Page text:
Commonly used insect repellents hide human odors from Anopheles mosquitoes

Ali Afify, Joshua F. Betz, Olena Riabinina, Christopher J. Potter

Research output: Contribution to journalArticlepeer-review


The mode of action for most mosquito repellents is unknown. This is primarily due to the difficulty in monitoring how the mosquito olfactory system responds to repellent odors. Here, we used the Q-system of binary expression to enable activity-dependent Ca2+ imaging in olfactory neurons of the African malaria mosquito Anopheles coluzzii. This system allows neuronal responses to common insect repellents to be directly visualized in living mosquitoes from all olfactory organs including the antenna. The synthetic repellents DEET and IR3535 did not activate Odorant Receptor Co-Receptor (Orco) expressing olfactory receptor neurons (ORNs) at any concentration, while picaridin weakly activated ORNs only at high concentrations. In contrast, natural repellents (i.e. lemongrass oil and eugenol) strongly activated small numbers of ORNs in the mosquito antennae at low concentrations. We determined that DEET, IR3535, and picaridin decrease the response of Orco expressing ORNs when these repellents are physically mixed with activating human-derived odorants. We present evidence that synthetic repellents may primarily exert their olfactory mode of action by decreasing the amount of activating ligand reaching ORNs. These results suggest that synthetic repellents disruptively change the chemical profile of host scent signatures on the skin surface rendering humans invisible to mosquitoes.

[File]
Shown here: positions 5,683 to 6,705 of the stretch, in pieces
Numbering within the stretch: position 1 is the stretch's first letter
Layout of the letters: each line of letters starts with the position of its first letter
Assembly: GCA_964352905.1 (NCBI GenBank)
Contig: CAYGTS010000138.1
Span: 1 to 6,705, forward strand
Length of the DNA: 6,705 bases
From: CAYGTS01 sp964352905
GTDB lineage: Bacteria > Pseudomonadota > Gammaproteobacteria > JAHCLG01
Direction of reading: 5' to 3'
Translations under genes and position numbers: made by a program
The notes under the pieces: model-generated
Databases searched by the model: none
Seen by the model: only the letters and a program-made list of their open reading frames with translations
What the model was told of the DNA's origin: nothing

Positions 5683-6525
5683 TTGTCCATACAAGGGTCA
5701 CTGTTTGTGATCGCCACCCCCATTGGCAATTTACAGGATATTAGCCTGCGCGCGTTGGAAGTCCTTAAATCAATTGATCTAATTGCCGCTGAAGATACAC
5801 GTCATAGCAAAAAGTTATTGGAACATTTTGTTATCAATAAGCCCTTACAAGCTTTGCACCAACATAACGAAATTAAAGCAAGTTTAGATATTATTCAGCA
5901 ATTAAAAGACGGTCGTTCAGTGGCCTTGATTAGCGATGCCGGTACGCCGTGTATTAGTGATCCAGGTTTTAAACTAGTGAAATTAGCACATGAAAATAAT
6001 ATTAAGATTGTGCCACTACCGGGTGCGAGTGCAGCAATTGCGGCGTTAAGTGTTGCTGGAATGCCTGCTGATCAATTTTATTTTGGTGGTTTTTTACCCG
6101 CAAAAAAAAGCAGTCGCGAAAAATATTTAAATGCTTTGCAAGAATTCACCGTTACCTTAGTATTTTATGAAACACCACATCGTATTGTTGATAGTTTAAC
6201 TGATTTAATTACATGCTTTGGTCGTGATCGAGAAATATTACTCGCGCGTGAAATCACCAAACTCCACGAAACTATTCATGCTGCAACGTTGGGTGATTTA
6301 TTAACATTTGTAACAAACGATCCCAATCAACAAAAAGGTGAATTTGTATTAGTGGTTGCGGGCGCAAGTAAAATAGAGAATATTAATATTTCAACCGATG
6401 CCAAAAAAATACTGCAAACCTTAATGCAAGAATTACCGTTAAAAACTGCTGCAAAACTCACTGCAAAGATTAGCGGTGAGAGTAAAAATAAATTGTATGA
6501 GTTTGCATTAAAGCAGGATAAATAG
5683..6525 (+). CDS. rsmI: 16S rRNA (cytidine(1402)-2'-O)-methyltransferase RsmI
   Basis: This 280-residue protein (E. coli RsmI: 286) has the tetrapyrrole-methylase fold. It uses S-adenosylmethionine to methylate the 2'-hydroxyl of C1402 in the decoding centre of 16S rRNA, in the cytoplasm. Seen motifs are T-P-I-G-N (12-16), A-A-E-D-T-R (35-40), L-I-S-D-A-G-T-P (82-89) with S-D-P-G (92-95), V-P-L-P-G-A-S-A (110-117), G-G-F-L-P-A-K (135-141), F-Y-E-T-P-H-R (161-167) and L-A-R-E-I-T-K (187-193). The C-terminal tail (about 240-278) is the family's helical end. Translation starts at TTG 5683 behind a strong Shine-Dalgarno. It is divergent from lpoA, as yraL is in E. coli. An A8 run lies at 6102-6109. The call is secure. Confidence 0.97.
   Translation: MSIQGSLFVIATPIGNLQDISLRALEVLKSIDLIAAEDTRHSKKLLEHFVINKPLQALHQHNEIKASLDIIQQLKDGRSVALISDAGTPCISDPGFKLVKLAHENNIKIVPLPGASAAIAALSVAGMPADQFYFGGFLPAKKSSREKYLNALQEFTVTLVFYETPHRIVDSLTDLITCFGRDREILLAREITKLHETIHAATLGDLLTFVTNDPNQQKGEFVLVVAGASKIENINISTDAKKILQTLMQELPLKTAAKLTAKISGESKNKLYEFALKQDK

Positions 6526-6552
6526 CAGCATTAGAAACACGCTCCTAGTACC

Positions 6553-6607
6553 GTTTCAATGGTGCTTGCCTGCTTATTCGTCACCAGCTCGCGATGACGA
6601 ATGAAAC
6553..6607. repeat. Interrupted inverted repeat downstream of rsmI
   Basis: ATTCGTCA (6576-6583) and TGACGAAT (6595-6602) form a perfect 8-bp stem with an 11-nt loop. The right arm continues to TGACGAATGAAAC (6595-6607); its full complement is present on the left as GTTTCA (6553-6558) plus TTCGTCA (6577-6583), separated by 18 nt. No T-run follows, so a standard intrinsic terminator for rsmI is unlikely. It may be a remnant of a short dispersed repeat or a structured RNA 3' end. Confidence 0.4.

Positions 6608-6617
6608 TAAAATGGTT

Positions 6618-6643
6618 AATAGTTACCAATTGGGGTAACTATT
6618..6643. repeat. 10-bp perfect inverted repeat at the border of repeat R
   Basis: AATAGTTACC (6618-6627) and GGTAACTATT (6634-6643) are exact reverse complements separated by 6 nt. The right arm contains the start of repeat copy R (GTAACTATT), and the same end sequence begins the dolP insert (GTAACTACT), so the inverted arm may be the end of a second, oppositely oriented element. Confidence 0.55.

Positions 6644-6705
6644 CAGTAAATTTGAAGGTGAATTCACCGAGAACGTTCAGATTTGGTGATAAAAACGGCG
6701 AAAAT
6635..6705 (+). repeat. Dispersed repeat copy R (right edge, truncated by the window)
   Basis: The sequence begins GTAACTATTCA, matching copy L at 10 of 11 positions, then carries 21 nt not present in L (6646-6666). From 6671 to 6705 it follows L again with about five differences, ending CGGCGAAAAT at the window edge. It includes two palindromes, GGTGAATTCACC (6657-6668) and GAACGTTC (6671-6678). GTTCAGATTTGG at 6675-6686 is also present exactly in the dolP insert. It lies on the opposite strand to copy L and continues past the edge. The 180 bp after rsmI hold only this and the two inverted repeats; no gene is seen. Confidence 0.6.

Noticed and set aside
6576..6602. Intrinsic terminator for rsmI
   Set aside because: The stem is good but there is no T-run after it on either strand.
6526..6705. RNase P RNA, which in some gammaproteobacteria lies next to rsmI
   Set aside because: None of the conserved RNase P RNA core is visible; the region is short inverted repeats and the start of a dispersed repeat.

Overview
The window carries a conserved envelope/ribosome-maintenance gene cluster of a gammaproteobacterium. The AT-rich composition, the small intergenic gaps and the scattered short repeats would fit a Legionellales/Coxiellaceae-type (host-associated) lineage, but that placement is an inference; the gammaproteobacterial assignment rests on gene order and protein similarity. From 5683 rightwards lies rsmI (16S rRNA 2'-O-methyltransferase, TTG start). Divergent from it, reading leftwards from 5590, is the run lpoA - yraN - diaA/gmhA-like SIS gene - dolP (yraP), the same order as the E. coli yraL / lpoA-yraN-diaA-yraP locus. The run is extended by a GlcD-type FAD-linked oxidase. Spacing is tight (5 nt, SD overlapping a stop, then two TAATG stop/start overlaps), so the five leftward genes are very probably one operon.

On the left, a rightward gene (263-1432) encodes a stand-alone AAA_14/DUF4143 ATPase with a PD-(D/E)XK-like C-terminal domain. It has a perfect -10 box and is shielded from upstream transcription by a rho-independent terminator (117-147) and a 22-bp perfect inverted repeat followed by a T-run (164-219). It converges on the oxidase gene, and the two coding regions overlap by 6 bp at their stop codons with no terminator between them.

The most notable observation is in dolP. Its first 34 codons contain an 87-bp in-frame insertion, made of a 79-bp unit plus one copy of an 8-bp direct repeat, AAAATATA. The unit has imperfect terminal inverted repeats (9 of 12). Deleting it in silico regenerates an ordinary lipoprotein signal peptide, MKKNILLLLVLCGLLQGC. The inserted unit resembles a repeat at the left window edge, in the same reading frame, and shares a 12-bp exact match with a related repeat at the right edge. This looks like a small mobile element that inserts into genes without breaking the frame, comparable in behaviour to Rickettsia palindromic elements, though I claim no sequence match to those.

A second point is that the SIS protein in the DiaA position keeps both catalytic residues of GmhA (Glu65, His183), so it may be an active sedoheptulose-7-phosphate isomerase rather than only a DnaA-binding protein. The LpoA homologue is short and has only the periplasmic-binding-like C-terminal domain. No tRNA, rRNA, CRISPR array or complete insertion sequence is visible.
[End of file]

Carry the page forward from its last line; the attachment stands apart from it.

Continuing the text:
Original languageEnglish (US)
JournalUnknown Journal
StatePublished - Jan 25 2019

ASJC Scopus subject areas

  • Biochemistry, Genetics and Molecular Biology(all)
  • Agricultural and Biological Sciences(all)
  • Immunology and Microbiology(all)
  • Neuroscience(all)
  • Pharmacology, Toxicology and Pharmaceutics(all)

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